The hedge cutting season is upon us. At this time of year you can swing your blades into the largest, most unruly hedge in the neighbourhood, without too much fear of disturbing nesting birds. The only problem is how to fit all that extra work into a busy gardening schedule. And with all the rain we’ve had recently, it’s not as if the grass has slowed down.
Hedge of variegated privet (Ligustrum) undergoing trimming. I find laying down plastic sheets makes clearing up easier.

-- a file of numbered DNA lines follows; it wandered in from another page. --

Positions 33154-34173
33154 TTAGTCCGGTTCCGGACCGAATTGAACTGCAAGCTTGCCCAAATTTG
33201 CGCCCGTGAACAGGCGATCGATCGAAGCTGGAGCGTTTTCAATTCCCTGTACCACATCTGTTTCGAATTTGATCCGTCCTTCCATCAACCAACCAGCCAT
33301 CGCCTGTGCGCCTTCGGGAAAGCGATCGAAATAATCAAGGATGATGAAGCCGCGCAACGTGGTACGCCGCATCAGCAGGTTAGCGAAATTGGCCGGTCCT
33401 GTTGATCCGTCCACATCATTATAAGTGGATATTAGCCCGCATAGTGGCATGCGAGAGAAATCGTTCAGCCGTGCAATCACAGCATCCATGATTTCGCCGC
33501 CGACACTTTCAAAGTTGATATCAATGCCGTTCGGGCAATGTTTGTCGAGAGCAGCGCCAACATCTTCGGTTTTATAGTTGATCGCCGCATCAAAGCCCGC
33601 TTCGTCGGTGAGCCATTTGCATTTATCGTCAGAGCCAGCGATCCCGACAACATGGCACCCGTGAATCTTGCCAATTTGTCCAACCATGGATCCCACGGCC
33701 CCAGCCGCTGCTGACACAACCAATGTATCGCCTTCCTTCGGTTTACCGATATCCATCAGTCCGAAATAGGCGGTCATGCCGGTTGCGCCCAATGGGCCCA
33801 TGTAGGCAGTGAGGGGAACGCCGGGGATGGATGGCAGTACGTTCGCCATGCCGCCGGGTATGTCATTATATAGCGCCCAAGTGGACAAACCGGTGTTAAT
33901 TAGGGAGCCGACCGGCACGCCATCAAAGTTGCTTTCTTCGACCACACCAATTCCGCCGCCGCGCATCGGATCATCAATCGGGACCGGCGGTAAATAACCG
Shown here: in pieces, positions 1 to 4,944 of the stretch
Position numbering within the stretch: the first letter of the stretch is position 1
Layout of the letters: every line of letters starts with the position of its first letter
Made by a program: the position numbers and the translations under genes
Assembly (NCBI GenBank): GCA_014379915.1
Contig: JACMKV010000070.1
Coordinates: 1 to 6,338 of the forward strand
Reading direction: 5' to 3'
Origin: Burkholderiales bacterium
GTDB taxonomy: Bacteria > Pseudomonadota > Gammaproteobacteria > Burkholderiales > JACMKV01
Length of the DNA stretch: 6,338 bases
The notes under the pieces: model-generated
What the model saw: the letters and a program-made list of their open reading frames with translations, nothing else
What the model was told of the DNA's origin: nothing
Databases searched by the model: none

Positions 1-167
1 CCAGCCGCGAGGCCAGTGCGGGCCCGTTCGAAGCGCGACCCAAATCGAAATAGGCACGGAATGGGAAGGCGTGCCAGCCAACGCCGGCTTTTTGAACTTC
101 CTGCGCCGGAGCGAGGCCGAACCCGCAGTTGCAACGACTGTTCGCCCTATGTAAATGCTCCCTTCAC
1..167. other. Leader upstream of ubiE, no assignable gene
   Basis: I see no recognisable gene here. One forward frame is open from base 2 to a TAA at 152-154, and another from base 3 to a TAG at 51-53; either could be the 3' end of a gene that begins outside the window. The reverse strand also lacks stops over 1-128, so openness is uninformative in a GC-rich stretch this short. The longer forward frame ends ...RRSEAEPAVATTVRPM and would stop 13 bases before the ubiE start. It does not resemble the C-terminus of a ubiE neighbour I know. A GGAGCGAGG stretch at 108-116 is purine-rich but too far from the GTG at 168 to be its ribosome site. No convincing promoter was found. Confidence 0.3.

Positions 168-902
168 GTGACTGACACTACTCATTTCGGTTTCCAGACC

In the past few weeks I’ve cut quite a few hedges. Some are more satisfying to trim than others. The laurels – common and Portuguese – tend not to look so good after cutting, as the edges of the cut leaves turn brown. They look better once they’ve grown out a bit. You can at least cut into the older wood to renovate a hedge that’s outgrown its allotted space, or grown into an undesirable shape. They may look bare for a while, but they will throw out new shoots, and look better for it. Usually. Though you can’t always be sure, particularly as there are some nasty diseases affecting laurel at the moment. Cut back beyond the layer of green growth on the outside of most conifer hedges, and they won’t grow back. One small slip with the hedge trimmer, and you’re left with a hole that can only be covered by the plant world equivalent of a comb over! Continue reading